They wring their hands and lament about the cost. But how many times has the road been closed due to this collapsing building? Another stabilisation effort does not solve the problem.

The only solution is demolition before it totally collapses and maybe destabilises the rest of the block. Regardless of what anybody says, there are signs that this is already happening.

READ MORE: Demolition not a viable option for dangerous Helensburgh building, says council

Is this an example of good money being spent after bad?

Bite the bullet, Argyll and Bute Council, and demolish now. Those responsible have walked away into bankruptcy and will never do anything about it.

Meanwhile the town is disrupted again, with through traffic creeping through the obstructed back streets that were not designed to accommodate it.

Dougie Blackwood


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READ MORE: Letters to the Advertiser: October 29, 2020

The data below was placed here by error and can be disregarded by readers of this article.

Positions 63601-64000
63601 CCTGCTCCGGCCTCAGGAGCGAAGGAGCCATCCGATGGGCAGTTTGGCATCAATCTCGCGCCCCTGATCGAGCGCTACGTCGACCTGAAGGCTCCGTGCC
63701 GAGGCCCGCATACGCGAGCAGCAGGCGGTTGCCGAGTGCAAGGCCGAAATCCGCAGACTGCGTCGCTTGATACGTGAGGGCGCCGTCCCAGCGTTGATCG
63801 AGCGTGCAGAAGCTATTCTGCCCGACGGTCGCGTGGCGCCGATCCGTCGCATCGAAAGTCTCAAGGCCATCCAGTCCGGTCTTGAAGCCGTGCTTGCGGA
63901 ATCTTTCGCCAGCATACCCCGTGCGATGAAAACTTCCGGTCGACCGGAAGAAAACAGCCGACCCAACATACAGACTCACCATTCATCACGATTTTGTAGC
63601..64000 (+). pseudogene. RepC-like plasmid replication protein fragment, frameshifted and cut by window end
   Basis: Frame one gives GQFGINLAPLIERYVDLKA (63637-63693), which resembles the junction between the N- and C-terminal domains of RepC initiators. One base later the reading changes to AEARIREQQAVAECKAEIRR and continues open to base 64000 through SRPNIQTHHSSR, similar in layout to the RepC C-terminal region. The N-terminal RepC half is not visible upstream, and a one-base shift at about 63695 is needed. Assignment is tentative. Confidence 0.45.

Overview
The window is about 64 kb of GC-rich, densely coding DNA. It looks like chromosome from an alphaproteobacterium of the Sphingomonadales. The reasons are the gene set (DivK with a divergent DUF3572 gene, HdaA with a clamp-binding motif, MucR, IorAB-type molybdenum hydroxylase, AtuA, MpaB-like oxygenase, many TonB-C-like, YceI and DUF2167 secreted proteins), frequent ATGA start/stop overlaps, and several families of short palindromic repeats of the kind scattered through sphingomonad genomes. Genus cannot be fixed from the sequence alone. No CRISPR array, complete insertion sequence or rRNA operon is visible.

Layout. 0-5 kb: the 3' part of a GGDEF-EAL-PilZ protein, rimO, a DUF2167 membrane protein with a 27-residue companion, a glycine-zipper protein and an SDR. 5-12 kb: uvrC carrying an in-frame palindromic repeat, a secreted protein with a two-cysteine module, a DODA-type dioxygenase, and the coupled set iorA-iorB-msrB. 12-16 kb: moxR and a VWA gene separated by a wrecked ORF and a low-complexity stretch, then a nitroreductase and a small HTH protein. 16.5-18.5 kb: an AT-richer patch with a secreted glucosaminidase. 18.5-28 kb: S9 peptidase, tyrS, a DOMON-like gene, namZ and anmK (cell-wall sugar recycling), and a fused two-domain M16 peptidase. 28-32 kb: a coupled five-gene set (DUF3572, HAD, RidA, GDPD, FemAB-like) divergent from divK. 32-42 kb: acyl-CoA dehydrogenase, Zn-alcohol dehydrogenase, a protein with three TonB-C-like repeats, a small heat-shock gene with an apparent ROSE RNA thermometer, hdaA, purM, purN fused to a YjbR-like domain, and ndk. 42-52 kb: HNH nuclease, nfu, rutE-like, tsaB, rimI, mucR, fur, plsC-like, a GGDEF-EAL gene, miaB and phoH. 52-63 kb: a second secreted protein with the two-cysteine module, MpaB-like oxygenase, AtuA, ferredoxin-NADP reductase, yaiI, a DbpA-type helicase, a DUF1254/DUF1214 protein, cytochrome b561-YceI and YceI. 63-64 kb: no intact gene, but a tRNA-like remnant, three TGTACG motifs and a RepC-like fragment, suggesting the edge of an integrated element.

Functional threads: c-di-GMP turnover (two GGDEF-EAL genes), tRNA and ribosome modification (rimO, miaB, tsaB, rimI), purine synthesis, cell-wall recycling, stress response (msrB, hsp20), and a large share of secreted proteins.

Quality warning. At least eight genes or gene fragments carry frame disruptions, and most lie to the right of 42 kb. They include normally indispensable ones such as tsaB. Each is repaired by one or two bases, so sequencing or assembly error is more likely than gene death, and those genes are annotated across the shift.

AS an ex-teacher, I would award full marks and a gold star to those who have brightened up this dismal time with the lovely Christmas lights around the town. They make the prospect of a disrupted Christmas less daunting. Well done, and thank you.

But I would award a spell of detention, and a few punishment exercises, to those who thought it appropriate to hold a market in the square in the midst of the Covid problems.

Being next to Level 4 areas, one has to wonder where the traders came from? Did anyone check? And how successful was the social distancing when folk were moving between the stalls and leaning over the counters?